Alaska News Nightly: May 9, 2012
Airman Under Arrest In Connection With Clinton Reeves Disappearance
The Associated Press
Police say an Alaska-based airman is under arrest in connection with another airman’s disappearance.
Anchorage police say 24-year-old James Devinn Thomas was arrested by homicide detectives yesterday night at Joint Base Elmendorf-Richardson.
He is charged with six counts of evidence tampering and police say he is a “person of interest” in the disappearance of 22-year-old Clinton Reeves more than three weeks ago.
Thomas’ arrest came on the same day a man’s body was found in suburban Eagle River about 10 miles north of Eagle River.
Lt. Dave Parker says the body hasn’t been identified. He says Reeves is the only missing male that police know about.
Reeves, a soldier from Missouri, and based at JBER, was last heard from April 22.
Assembly Chairman Hall Fires Deputy Clerk Duke
Daysha Eaton, KSKA – Anchorage
Anchorage Assembly Chair Ernie Hall has fired Deputy Clerk Jacqueline Duke. The firing comes on the heels of Hall appointing an independent investigator to look into what went wrong during the messy Municipal Election. On advice from their attorney, no one on the Assembly is saying much about the decision to fire Duke.
Coast Guard Head Warns Of Major Need For New Ice Breaker
Peter Granitz, APRN – Washington DC
The head of the Coast Guard is warning members of Congress it is unprepared for a changing landscape and increased traffic in the Arctic off the coast of Alaska. A major need is a new ice-breaker, and there’s debate about where it will come from.
Debate Over Consultation With ANCSA Corporations Continues
Joaqlin Estus, KNBA – Anchorage
The debate over federal consultation with corporations created under the
Alaska Native Claims Settlement Act and tribes continued today at a meeting of the Federal Subsistence Board. The Chairman said the policy on consultation with ANCSA corporations is based on an addition to a 2005 appropriations bill, so the board has to follow the law.
Militia Trial Continues For Third Day
Lori Townsend, APRN – Anchorage
Prosecutors in the third day of the Fairbanks Peacemaker’s militia trial spent the morning introducing evidence and interviewing an FBI agent about the items that were seized. Throughout the course of the morning, evidence revealed weapons and ammunition that was taken from a white utility trailer belonging to Barney Coleman. The trailer was taken from the Ice Park in Fairbanks to a garage at the airport for inspection by the FBI, ATF and Alaska State Troopers. Photographs projected on a screen showed a white plastic container with 17 grenade bodies and fuses laying inside. A red tote box contained gas masks, bandolier style belts with magazines of ammunition and pieces of body armor. There were full metal jacket rounds for 9 millimeter handguns, smokeless powder and 37 millimeter launchers with canisters containing pepper spray, or smoke irritants. A few of them were hornet’s nest rounds. A black .223 caliber rifle and 1,200 rounds ammunition were also shown.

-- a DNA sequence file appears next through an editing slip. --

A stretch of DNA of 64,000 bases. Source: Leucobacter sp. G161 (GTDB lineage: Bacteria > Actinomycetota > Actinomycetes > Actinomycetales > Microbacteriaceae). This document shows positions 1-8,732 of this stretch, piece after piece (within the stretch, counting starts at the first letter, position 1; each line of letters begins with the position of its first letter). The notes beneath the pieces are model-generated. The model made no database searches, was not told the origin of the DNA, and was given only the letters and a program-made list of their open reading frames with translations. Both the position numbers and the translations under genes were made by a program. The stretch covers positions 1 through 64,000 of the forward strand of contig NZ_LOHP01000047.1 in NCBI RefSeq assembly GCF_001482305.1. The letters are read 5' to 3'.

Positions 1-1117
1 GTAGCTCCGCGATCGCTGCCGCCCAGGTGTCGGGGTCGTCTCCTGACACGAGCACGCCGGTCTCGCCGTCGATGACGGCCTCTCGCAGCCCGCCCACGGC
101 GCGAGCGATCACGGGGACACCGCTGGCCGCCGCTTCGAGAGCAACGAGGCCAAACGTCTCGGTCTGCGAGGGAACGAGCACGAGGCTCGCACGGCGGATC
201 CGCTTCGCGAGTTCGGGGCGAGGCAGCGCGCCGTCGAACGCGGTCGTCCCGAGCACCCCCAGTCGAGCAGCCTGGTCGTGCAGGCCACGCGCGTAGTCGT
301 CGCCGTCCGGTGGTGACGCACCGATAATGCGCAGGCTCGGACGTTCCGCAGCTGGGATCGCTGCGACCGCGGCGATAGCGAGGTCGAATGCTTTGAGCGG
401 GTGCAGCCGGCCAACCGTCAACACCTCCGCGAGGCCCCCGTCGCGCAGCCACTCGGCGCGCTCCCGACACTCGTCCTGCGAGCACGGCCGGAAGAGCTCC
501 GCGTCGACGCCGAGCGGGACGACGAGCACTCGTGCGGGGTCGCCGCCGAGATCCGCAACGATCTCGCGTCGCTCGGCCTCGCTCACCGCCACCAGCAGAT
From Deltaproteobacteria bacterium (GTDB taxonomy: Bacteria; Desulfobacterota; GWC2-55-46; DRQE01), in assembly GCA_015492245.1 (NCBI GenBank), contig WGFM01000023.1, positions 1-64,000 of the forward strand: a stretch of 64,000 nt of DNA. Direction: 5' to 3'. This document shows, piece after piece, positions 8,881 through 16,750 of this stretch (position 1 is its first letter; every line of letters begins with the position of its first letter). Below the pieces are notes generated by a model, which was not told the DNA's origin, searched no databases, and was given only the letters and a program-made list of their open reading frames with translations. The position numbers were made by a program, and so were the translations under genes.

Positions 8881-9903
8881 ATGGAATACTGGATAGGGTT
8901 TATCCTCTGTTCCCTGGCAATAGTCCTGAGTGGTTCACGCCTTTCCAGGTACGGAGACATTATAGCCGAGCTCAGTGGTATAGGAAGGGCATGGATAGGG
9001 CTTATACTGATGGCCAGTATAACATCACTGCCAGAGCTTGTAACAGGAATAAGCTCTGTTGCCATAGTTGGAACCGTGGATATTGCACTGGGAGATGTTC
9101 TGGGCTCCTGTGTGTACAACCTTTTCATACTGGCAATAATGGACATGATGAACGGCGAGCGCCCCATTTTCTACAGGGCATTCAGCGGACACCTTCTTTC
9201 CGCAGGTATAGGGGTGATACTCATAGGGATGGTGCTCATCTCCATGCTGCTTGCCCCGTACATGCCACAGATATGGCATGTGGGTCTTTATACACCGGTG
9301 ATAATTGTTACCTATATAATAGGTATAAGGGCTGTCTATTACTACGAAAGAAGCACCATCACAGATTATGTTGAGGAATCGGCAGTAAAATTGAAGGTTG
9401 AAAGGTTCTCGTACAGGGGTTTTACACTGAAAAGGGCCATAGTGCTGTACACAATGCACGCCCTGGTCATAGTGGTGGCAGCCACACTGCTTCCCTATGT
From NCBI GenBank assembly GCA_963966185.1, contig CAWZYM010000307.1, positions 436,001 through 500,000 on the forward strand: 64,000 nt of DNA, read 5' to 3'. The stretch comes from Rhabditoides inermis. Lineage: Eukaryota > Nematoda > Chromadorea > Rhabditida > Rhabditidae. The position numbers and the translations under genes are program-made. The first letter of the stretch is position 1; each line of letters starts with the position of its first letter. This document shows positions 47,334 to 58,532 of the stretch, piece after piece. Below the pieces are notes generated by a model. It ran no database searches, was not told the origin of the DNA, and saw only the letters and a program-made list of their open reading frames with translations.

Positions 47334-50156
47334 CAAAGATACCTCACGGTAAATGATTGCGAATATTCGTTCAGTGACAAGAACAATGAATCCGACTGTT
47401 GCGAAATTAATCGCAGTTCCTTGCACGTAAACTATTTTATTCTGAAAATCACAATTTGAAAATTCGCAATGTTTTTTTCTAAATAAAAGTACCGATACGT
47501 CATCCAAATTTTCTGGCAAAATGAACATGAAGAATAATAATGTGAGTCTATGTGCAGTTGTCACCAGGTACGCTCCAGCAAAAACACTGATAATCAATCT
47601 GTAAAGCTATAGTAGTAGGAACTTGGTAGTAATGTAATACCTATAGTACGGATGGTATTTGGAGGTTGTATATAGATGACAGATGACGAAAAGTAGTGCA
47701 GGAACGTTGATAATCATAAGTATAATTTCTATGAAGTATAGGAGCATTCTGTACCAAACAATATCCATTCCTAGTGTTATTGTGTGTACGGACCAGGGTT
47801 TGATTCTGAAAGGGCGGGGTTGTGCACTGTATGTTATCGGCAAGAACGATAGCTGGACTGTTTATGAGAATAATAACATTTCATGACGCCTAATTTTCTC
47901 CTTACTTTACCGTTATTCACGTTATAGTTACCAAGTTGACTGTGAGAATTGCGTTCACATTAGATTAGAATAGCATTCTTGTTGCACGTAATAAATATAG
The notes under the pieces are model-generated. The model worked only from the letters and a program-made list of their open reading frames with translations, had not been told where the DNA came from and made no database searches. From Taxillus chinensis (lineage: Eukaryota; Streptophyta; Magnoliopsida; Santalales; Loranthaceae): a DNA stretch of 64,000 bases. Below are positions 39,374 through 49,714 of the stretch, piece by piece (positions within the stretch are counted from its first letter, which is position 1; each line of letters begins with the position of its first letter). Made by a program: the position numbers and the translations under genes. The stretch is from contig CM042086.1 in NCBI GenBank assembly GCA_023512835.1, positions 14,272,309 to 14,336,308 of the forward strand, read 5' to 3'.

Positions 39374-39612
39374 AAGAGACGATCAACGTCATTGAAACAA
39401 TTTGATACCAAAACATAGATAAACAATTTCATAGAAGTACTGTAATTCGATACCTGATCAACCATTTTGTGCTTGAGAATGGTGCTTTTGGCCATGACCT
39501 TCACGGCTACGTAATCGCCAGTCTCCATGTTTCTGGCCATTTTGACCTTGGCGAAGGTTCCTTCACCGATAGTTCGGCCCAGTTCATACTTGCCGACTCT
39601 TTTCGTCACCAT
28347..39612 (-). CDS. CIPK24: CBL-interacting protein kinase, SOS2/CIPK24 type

During a break, a conflict arose from comments revealed by a juror from King Salmon that she knew the Rockwoods. Paul and Nadia Rockwood were arrested in 2010 based on allegations they had compiled a list of kill targets who they believed were enemies of Islam. Paul Rockwood is in prison and the juror said she had been a house sitter for the couple and had occasional contact with Paul Rockwood through email or letters. She was questioned by the prosecution and defense attorneys as to whether she could be fair to the FBI. She answered “Yes, I believe so.” Steven Skrocki asked Judge Bryan to strike her from the jury. Skrocki was a prosecutor in the Rockwood case and said Paul Rockwood had been charged with international terrorism and calls himself a martyr and a victim. Defense attorneys had no objections to her remaining on the jury and Judge Bryan denied Skrocki’s request, saying “I’m satisfied by her statements that she can be fair.”
In the afternoon, the prosecution brought militia documents and other evidence to the stand that was seized from Barney Coleman’s house.
EPA Prepares To Make Bristol Bay Watershed Assessment Public
Dave Bendinger, KDLG – Dillingham
The next chapter in the controversial Pebble mine debate is right around the corner as the EPA prepares to make public the draft version of its Bristol Bay Watershed Assessment. KDLG’s Dave Bendinger looked at differing views on what effect this Assessment might have.
Airport Operators Meet For Flight Standard, Safety Updates
Ellen Lockyer, KSKA – Anchorage
Alaska has close to 11,000 registered aircraft. That’s a lot of planes, and keeping the pilots and passengers safe is a big job. This week, airport operators throughout the state convened in Anchorage, for two days of updates on flight standards and air safety.
Anchorage Kids Use YouTube To Stand Up To Bullying
Daysha Eaton, KSKA – Anchorage
Kids at Wendler Middle School in Anchorage are saying, ‘no’ to bullying with YouTube videos. They created the videos through a program called, ‘Rachel’s Challenge.’ The anti-bullying program was developed in memory of a student killed in the Columbine Massacre.
Galena School District Takes Part In National Celebration Of Imagination
Jeremy Scott, KIYU – Galena
The Galena City School District took part in a national celebration of imagination last week, challenging students and parents alike to go without some modern conveniences for one week.